Kind of a strange finish to have the grappler tap out to the guy who is more known for his flying. Unless the idea is for Eagles to start changing his style some and get a push, and Gresham is not a part of big plans coming up.
Nonetheless, a high quality match that never lost the crowd, even with the grapple-heavy style of it. Gresham got perhaps an even bigger “please come back” chant than Jungle Boy earlier in the night.
The Rascalz vs. Best Friends — PWG Tag Team Championship Match
The Rascalz, part of PWG’s new era this last year, found themselves defending their titles against another one of the classic PWG teams as Chuck Taylor and Trent? made their long-awaited (by some) return.
Just as you would expect from a Best Friends match, the mixture of comedy and serious drama was present. Early on as the Rascalz had their way, Taylor reminded Trent? he’s a heavyweight now and to start acting like it (a ploy on how Trent Beretta was moved from the junior heavyweight division to the heavyweight division in NJPW last year). This led to an extended sequence where the Rascalz could no longer knock Trent? over, even while teaming. But once Taylor got back in, the Rascalz started having their way again, with Trent? becoming frustrated with Taylor because he wasn’t acting like a heavyweight.
Usually Rascalz matches are on fire from the opening bell, but here the match was a slowburner. As they got away from the comedy, the match progressively picked up pace and by the end it felt like a proper Rascalz match, dives and all.
Rascalz retained the championship with their signature assisted moonsault finisher.
Bandido vs. ACH
ACH replaced an injured Flip Gordan about a week out from the show, and if you asked most fans, the resulting matchup was a substantially large improvement.
Not only that, but fans were just happy to see ACH back anyway, as he had not performed at PWG since December 2016.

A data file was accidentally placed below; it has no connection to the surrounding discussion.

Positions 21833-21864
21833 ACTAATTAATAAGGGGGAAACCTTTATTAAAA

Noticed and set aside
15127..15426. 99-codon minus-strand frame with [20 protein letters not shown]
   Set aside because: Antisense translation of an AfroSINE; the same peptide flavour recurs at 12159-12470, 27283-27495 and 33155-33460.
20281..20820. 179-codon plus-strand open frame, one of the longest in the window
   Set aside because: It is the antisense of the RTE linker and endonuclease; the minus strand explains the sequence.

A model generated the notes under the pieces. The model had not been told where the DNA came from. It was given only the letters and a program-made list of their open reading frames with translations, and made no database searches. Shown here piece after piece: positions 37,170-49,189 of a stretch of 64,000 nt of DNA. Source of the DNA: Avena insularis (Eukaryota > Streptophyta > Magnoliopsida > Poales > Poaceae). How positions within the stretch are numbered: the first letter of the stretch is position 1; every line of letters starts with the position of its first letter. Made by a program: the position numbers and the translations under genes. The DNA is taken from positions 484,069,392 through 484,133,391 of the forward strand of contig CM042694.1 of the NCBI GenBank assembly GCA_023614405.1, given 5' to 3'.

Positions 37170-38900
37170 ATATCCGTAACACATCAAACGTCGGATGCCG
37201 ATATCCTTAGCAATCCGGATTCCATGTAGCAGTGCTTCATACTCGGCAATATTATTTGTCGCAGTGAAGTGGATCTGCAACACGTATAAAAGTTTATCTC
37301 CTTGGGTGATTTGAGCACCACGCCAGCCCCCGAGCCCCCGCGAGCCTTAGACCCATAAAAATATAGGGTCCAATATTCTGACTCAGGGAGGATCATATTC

But regardless of opponent, Bandido was the real star here. As excited as fans were to have ACH back, you better believe Bandido got the biggest ovation of the night during his entrance.
And would you believe it? Another fantastic Bandido match. It is almost like he is wildly over for a reason.
The freak athletic abilities of ACH provided a great opponent in this match as everyone expected. Though, it was not just a straight up athletic contest, as ACH decided to play heel. A choice that may have been a detriment to the match in terms of pure quality, even if it provided a bit more story depth.
Because as a match in a vacuum, the match did not seem to quite reach the heights of other Bandido matches the last year, despite still being great. The added element of character play is likely the reason for that, and perhaps that made it more enjoyable for other fans who prefer such things.
Nonetheless, this was still the best or second best match of the night, with Bandido getting the pinfall following his springboard German suplex.
Rumors going around are ACH too is soon headed to WWE. So if that is the case, it’s a shame the info is not fully confirmed as there was no farewell for him if this was indeed his final PWG show.
Jeff Cobb vs. Trevor Lee — PWG Championship Match
You will recall Lee was the heavy fan favorite to win the 2018 Battle of Los Angeles. A fact that led to the most shocking moment of the weekend as Cobb defeated Lee in 14 seconds in the semi finals.